“We’ve gotten used to being connected all the time, but we have found ways around conversation — at least from conversation that is open-ended and spontaneous, in which we play with ideas and allow ourselves to be fully present and vulnerable. But it is in this type of conversation — where we learn to make eye contact, to become aware of another person’s posture and tone, to comfort one another and respectfully challenge one another — that empathy and intimacy flourish. In these conversations, we learn who we are.”
“This is our moment to acknowledge the unintended consequences of the technologies to which we are vulnerable, but also to respect the resilience that has always been ours. We have time to make corrections and remember who we are — creatures of history, of deep psychology, of complex relationships, of conversations, artless, risky and face to face.”
Although no one meant for technology to replace conversation in most facets of life, it’s happening. Smartphones, as reviewer Kevin Kelly (author of What Technology Wants) states, have become “the new sugar and fat: They are so potent they can undo us if we don’t limit them.”
Author Jonathan Franzen, New York Times, believes “the most moving and representative section of [Turkle’s] book concerns the demise of family conversation. According to Turkle’s young interviewees, the vicious circle works like this: ‘Parents give their children phones. Children can’t get their parents’ attention away from their phones, so children take refuge in their own devices. Then, parents use their children’s absorption with phones as permission to have their own phones out as much as they wish’.”
Additional Selected Quotes From Reclaiming Conversation
The following are taken from Turkle’s recent essay (adapted from the book) in the New York Times:
When college students explain to me how dividing their attention plays out in the dining hall, some refer to a “rule of three.” In a conversation among five or six people at dinner, you have to check that three people are paying attention — heads up — before you give yourself permission to look down at your phone. So conversation proceeds, but with different people having their heads up at different times. The effect is what you would expect: Conversation is kept relatively light, on topics where people feel they can drop in and out.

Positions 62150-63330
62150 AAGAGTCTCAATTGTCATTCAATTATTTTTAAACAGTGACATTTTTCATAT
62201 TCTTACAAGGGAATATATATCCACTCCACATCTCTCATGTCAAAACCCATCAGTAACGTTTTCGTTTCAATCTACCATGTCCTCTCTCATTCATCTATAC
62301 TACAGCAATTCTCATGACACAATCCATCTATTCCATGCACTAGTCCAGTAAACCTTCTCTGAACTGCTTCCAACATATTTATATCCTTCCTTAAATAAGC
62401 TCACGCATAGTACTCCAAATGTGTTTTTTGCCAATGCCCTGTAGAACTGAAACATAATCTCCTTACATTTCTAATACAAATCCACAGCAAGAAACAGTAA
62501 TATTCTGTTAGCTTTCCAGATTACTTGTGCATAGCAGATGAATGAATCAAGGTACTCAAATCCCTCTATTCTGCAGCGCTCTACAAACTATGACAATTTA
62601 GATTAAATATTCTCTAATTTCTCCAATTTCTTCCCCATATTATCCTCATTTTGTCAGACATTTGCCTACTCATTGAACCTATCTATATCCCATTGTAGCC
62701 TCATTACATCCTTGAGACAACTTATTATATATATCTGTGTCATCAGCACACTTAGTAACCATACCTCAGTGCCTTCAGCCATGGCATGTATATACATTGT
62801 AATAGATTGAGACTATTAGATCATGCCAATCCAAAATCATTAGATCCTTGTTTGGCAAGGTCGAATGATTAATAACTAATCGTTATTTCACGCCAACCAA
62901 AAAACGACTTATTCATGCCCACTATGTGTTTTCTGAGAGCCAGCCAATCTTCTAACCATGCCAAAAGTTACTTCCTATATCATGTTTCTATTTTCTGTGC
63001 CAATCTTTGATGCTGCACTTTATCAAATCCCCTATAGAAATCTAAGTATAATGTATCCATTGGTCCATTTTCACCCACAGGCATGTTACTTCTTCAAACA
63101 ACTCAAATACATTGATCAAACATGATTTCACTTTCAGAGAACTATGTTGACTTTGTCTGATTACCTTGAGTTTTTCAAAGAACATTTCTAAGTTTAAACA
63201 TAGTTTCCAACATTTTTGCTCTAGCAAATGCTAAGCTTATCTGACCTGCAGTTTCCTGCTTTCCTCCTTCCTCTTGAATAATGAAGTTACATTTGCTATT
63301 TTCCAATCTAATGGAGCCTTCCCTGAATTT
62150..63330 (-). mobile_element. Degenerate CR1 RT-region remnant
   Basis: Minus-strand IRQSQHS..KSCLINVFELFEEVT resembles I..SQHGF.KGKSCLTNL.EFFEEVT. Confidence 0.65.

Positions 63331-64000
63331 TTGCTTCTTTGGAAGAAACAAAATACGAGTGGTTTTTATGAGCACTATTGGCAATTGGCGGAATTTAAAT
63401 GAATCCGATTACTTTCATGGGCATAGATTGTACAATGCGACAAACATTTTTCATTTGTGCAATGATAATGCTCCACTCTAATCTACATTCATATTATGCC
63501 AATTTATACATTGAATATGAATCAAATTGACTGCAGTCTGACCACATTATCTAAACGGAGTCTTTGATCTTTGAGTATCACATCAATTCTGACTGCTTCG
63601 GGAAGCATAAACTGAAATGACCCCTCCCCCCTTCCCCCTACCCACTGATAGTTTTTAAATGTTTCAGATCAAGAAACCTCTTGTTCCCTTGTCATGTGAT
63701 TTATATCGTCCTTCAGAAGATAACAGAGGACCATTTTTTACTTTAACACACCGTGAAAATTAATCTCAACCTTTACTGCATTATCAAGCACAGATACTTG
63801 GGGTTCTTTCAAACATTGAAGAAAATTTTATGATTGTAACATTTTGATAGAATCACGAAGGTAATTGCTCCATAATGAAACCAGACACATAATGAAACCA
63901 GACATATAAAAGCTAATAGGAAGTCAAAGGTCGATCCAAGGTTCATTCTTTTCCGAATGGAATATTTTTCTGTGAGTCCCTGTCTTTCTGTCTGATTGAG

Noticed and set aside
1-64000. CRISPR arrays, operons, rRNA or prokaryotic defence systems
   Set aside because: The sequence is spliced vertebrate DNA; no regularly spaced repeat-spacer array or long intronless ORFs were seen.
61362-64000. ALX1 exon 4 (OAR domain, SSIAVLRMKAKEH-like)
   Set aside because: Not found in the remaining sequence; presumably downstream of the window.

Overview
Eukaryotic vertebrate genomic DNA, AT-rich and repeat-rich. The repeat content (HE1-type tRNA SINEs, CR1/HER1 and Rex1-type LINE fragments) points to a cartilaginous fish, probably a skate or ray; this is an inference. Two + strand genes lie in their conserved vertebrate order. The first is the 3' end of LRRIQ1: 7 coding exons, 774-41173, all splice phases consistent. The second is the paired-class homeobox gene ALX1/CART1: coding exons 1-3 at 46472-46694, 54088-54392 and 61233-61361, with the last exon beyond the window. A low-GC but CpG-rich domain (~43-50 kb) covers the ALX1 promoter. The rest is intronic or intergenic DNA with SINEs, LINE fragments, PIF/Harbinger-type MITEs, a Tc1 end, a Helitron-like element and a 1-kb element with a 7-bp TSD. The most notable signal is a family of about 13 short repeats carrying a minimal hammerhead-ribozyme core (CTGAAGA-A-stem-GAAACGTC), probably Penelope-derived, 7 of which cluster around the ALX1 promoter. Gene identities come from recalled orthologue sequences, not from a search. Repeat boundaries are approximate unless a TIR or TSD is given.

Studies of conversation both in the laboratory and in natural settings show that when two people are talking, the mere presence of a phone on a table between them or in the periphery of their vision changes both what they talk about and the degree of connection they feel. People keep the conversation on topics where they won’t mind being interrupted. They don’t feel as invested in each other. Even a silent phone disconnects us.
In 2010, a team at the University of Michigan led by the psychologist Sara Konrath put together the findings of 72 studies that were conducted over a 30-year period. They found a 40 percent decline in empathy among college students, with most of the decline taking place after 2000.
One teacher observed that the students “sit in the dining hall and look at their phones. When they share things together, what they are sharing is what is on their phones.” Is this the new conversation? If so, it is not doing the work of the old conversation. The old conversation taught empathy. These students seem to understand each other less.
In solitude we find ourselves; we prepare ourselves to come to conversation with something to say that is authentic, ours. If we can’t gather ourselves, we can’t recognize other people for who they are. If we are not content to be alone, we turn others into the people we need them to be. If we don’t know how to be alone, we’ll only know how to be lonely.
A Few of Turkle’s Suggested Strategies in Reclaiming Conversation
Her recommendations include the following:
- “…(R)eclaim solitude. Some of the most crucial conversations you will ever have will be with yourself. Slow down sufficiently to make this possible.”
- “And make a practice of doing one thing at a time. Think of unitasking as the next big thing. In every domain of life, it will increase performance and decrease stress.”
- Make space in your day and life for not having devices available.